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The Royal College of Psychiatrists Improving the lives of people with mental illness

 

A perceptive and supportive iron hand in a velvet glove


Well, I should say that when I was asked if I would write an account of the psychiatrist who treated me I had no hesitation in immediately saying that I would be pleased to do so.  Why such a positive, immediate response?  After all, it would mean a bit of work and time.  I suppose it’s because my psychiatrist changed my life – it’s that Diane and Mallysimple.  This person slowly helped me through difficult physical and mental stages to the point where I could again function and, hopefully, once again contribute to society.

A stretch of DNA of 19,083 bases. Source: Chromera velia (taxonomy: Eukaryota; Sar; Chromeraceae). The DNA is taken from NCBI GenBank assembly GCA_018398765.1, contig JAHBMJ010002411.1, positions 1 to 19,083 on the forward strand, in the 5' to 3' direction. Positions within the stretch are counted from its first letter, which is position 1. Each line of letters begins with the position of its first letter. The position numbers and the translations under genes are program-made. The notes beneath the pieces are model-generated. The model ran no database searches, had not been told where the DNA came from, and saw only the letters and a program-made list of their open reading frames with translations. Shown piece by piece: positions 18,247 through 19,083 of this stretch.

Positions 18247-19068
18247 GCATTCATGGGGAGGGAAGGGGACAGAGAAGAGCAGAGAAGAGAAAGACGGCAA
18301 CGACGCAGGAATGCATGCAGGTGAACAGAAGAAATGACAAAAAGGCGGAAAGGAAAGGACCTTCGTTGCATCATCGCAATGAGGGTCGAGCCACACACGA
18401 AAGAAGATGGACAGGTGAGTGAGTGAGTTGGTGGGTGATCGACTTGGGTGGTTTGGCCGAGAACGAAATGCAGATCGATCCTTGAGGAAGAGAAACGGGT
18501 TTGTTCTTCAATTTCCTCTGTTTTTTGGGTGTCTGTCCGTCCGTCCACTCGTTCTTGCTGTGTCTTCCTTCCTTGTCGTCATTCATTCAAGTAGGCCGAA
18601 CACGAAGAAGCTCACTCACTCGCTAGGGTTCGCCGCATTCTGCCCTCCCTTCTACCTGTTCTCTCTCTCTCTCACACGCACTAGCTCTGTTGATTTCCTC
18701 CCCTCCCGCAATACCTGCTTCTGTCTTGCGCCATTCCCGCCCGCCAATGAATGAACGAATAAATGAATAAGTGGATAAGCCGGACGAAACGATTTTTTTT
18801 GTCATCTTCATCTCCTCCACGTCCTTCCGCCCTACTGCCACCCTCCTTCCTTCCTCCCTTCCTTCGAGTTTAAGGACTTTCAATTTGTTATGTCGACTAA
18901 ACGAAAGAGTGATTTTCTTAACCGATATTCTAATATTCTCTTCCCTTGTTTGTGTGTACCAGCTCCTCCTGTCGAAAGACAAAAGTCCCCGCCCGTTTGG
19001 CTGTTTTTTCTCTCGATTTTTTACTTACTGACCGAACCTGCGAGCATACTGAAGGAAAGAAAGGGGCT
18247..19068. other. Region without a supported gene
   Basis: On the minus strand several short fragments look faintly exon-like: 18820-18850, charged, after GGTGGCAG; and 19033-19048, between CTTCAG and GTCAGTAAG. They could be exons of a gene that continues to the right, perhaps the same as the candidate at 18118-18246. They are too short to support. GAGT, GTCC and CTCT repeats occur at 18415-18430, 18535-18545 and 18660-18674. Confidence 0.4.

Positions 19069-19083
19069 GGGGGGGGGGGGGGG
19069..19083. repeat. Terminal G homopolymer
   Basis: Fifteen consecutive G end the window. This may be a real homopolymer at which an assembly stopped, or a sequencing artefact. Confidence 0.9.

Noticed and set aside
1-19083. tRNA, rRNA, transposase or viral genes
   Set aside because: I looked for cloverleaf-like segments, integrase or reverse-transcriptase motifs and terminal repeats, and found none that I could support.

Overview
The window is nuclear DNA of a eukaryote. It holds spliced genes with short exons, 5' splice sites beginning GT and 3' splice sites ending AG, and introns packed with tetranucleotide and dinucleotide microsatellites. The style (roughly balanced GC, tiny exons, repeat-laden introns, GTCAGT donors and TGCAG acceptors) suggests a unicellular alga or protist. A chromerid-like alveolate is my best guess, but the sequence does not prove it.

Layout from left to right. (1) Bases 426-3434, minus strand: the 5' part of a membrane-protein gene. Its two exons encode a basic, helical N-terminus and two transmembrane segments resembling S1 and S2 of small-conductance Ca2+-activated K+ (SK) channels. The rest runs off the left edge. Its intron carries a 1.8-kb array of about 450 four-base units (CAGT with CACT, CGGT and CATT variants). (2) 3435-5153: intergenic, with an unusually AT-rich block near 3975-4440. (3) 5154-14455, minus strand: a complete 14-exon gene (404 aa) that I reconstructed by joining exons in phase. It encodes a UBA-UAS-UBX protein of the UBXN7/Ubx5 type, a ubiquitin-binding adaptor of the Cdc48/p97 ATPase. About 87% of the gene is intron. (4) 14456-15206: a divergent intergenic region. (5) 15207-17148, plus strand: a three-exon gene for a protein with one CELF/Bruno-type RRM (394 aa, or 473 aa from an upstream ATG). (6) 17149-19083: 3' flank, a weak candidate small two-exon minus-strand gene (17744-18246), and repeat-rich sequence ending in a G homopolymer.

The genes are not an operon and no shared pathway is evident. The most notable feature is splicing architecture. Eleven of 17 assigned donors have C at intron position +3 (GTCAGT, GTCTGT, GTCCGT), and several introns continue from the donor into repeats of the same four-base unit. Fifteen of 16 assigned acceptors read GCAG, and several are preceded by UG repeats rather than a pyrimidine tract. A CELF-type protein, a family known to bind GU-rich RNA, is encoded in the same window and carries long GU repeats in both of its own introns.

I should say that I saw this psychiatrist because I was absolutely in the grip of the addiction I had.  I should actually say “have” – recovery is not finite and I shall always be potentially addicted, although hopefully I can now cope with it and the fall out on a daily basis.  When one is in the throes of an addiction, it takes over your whole life and nothing else is remotely important.

 

Let’s go back a bit (skipping over the fact that medically I had other, probably related, problems). I was sent by my GP to an alcohol treatment centre where I met, amongst other fantastic staff, the psychiatrist who was going to treat me.  To be honest, I can’t remember much about my initial sessions (such is the effect of alcoholism) but I do recall that when I first met my psychiatrist I was, possibly unwillingly, impressed.  He spoke to me and he listened.  He listened – I can’t tell you how important that was and what an impact it had.